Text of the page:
Should the location of newly discovered species be hidden?
Discovering a new species can be the defining moment of a biologist's career, but for some it can also mean exposing rare and vulnerable animals to the dark world of the wildlife pet trade, with catastrophic results.
It's a scientific dilemma that has led some conservationists to question whether it would be better to hide their findings from the world.
In 1999, herpetologist Bryan Stuart was working in Northern Laos when he stumbled across an eye-catching newt he had never seen before.
The creature was prehistoric in its appearance with thick, warty skin and bright, yellow dots all the way down its back.
He spotted it in a bottle of alcohol that a Lao colleague had brought back from a wedding in a remote part of the country - the poison from the newt's skin had been used to make a drink with special medicinal properties for a toast to the newlyweds.
Stuart went in search of the newt in the wild and three years later he published an article in the Journal of Herpetology, announcing the discovery of the new species, Laotriton laoensis.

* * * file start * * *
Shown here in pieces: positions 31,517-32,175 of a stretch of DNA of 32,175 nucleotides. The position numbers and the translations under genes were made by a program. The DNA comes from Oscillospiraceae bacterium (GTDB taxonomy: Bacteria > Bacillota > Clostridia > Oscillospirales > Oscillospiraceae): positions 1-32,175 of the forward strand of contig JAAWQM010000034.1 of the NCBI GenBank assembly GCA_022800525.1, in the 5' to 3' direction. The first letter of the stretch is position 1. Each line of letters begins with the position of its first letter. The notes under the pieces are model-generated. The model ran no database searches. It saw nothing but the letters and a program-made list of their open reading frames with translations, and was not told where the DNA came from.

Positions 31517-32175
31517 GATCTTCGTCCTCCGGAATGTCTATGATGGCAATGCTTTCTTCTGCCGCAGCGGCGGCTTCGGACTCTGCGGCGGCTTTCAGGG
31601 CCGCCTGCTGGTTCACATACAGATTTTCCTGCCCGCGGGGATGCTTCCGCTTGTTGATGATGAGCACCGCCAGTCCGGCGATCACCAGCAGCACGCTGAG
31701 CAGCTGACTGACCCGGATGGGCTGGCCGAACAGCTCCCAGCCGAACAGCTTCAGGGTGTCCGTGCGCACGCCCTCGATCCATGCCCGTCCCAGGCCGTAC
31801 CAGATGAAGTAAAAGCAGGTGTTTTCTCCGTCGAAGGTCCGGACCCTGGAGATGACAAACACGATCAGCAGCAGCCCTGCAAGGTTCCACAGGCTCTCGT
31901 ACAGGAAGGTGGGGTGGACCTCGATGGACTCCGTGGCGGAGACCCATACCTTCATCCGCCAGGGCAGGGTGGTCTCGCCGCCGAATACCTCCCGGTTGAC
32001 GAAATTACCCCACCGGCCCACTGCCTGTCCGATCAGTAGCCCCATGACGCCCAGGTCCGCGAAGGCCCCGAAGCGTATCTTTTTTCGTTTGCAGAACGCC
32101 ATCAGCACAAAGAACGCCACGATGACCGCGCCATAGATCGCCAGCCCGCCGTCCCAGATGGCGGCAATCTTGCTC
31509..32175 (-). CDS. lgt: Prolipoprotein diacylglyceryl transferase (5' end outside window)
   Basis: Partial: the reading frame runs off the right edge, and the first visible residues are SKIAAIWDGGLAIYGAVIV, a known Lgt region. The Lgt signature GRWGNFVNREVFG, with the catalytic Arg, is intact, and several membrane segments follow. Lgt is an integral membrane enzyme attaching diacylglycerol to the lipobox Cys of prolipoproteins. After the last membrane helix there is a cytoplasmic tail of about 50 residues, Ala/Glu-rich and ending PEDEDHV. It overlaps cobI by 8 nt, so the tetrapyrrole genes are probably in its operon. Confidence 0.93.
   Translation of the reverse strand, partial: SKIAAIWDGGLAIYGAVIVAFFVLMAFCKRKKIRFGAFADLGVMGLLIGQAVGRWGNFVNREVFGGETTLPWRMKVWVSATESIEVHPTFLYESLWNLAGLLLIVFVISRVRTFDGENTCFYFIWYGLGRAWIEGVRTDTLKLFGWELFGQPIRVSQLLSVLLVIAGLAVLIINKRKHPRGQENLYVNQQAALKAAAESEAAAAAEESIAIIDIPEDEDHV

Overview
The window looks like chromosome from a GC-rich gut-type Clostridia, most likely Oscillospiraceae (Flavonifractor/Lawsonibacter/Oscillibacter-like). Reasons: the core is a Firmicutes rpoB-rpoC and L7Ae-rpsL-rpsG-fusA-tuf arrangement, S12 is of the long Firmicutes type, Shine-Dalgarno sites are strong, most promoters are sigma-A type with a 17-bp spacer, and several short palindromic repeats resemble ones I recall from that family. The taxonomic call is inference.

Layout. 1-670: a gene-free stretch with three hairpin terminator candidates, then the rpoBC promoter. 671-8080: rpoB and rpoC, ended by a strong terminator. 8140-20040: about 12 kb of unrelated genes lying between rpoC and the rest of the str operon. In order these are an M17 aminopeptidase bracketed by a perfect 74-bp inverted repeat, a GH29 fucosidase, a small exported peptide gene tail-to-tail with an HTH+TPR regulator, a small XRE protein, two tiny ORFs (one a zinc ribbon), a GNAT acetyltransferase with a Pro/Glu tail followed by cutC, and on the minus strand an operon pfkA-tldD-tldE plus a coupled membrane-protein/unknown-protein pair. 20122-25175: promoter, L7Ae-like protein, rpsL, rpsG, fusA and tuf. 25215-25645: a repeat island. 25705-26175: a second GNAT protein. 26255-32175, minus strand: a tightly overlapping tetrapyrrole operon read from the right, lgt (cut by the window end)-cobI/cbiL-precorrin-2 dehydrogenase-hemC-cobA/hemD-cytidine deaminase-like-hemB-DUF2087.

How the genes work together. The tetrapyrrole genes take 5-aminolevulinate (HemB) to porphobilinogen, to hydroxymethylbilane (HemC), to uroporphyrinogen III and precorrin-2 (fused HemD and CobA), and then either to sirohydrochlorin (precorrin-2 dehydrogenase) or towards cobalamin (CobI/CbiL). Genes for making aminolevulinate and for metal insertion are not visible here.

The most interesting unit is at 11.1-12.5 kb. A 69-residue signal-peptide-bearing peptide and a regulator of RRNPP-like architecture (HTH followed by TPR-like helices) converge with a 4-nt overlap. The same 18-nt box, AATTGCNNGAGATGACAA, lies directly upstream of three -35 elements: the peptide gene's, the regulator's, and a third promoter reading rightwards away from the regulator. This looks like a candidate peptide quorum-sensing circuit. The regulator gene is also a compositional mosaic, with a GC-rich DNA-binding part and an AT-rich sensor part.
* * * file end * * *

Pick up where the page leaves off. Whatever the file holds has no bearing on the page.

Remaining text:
End Quote Chris Shepherd Traffic
Finding a customs officer anywhere in the world that cares much about newts is difficult”
"When you see one of these animals in the wild in your hand for the first time and you recognise that it is absolutely unique, it's like discovering a treasure," he says.
But his joy turned to horror when he realised his discovery had caught the attention of amphibian dealers around the world. Examples of the species were popping up in pictures on amphibian pet forums as far away as Germany and Japan.
Stuart soon realised that trading networks had emerged between Laos and the West and traders were using his report as a roadmap to capture and sell hordes of the newts.
"The mindset of these commercial collectors is to go in, get as many as you can, as quickly as you can, to make as much money as possible," he says.
"What's worse is they have set up these trade networks with local villagers telling them to collect as many as they can."
The Lao newt lives on the surface of rock pools and was easy to find. Villagers were typically offered less than $1 (£0.63) for each newt. Smugglers then sold them on to hobbyists for as much as $200 (£130).
Because the newt is unique to Laos and only found in three small areas in the north of the country, the population was quickly decimated.